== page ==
The responsibility of transporting this material lies with the generators. Small generators are expected to bring the materials to designated collection points and bulk generators are expected to bring the waste to disposal or processing facilities, both at their own expense. In addition, the generators are charged for the processing of the waste. A study of the tipping and processing fees, and faraway dumping locations across the three cities sheds light on the inevitability of illegal dumping. Usually carried out by informal transport contractors running on shrinking profit margins, this is not an economically viable exercise. Further, ULBs (Urban Local Bodies) often lack financial resources to ensure last mile connectivity from collection points to processing facilities and are often reluctant to pay the tipping fees to recycling facilities. A mix of concrete, masonry, and broken plastic waste, then reaches one of three fates: illegally dumped in empty city plots, roadside or worse, wetlands; maliciously used for encroachment and reclamation of environmentally sensitive land; or rarely, dumped in government designated landfills or recycling facilities. End of life scenarios Dumping Ground/ Landfills: The landfills like Shastri Park in Delhi or the Deonar dumping ground in Mumbai receive solid, medical, wet, and C&D waste, all dumped indiscriminately. This leaves very little scope for material recovery because of high incidence of contamination. The segregation and cleaning alone would be a costly affair, making the exercise an unfavourable undertaking. However, ragpickers which form the informal underbelly of the construction industry still manage to salvage textiles, plastics, and steel for recycling.
The Rules largely ignore the involvement of these stakeholders. Nevertheless, landfills help with an important exercise – estimation of waste. Albeit, certain interventions need to be made to account for waste that lies on scattered around the city, each landfill performs the important role of keeping an account of the waste that is brought in. The three cities, set in politically and geographically different contexts, have each had varying levels of success in dealing with C&D waste, especially evident from the different tiers of recycling infrastructure setup – Delhi, being the political centre of India was the first to set up a recycling initiative and has scaled to over 4 decentralised plants to cater to different parts of the city; Bangalore, away from the political landscape of Delhi, with ample land in the outskirts, has facilitated two recycling plants but with weak implementation; on the other hand, Mumbai, the financial capital of the country with a land scarcity issue, boasts of zero recycling facilities for C&D waste.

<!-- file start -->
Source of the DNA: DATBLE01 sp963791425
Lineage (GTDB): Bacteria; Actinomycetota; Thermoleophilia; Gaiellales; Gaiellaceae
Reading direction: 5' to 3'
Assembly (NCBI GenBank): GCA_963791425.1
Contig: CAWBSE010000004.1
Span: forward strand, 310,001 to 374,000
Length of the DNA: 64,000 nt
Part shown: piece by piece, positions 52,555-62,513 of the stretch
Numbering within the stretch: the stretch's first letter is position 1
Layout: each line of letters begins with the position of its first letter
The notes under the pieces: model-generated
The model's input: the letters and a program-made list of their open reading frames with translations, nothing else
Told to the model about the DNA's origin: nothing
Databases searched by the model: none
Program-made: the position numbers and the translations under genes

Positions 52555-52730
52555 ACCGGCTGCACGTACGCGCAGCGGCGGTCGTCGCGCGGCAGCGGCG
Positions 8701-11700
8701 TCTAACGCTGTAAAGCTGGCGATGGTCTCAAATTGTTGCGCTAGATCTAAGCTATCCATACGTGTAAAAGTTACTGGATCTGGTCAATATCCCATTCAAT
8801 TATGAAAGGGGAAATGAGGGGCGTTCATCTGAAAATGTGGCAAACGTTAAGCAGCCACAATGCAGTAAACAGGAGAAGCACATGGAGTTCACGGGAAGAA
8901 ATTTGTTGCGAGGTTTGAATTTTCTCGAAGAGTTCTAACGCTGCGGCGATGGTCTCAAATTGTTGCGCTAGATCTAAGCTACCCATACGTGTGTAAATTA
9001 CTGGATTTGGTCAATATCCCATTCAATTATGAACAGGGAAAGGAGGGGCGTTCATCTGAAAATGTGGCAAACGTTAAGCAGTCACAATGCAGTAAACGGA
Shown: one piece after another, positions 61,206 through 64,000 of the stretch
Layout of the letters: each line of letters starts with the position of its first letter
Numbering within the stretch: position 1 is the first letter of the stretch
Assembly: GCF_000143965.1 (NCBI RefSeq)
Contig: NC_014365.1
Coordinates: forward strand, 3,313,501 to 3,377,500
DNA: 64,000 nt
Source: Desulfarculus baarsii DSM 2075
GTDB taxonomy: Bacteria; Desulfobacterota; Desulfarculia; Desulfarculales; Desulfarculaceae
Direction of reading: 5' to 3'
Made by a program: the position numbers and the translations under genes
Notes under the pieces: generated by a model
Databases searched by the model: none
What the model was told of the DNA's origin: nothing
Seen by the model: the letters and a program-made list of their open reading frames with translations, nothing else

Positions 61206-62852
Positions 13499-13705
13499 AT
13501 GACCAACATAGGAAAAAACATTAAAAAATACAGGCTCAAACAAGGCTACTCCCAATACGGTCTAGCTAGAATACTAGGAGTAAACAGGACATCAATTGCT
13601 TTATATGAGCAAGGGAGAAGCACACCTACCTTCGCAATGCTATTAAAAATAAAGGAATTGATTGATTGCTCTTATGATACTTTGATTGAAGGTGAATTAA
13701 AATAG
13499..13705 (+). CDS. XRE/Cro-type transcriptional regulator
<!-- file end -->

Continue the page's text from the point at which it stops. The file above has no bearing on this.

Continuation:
All of the existing and upcoming recycling plants are operated under Public Private Partnerships, to leverage the expertise of the private sector to solve for this civic problem. At the recycling facilities, the waste undergoes sorting, cleaning, crushing, and processing into products for sale. Most facilities process the waste into building aggregates of various sizes based on demand, used for non-structural applications like backfilling and levelling of roads. Sand is manufactured in the highest quantity owing to the existing ecological stress on and subsequent high cost of river sand. Also based on demand and further incentivized by buy back policies of the government, the recycling plants across Delhi manufacture paver and structural concrete blocks using the aggregates obtained from the waste. Despite being certified fit for structural applications, the cement blocks face many policy and perception roadblocks.
The Rules mandate the use of 10-20% recycled material in government infrastructure projects but do not specify the application. No such requirement is made of private projects. To add to this, the Goods and Services Tax (GST) levied on recycled materials is 18% as opposed to the 5% levied on virgin materials. The aspirational desire to use new materials and lack of trust in recycled materials furthers the slow uptake of these materials.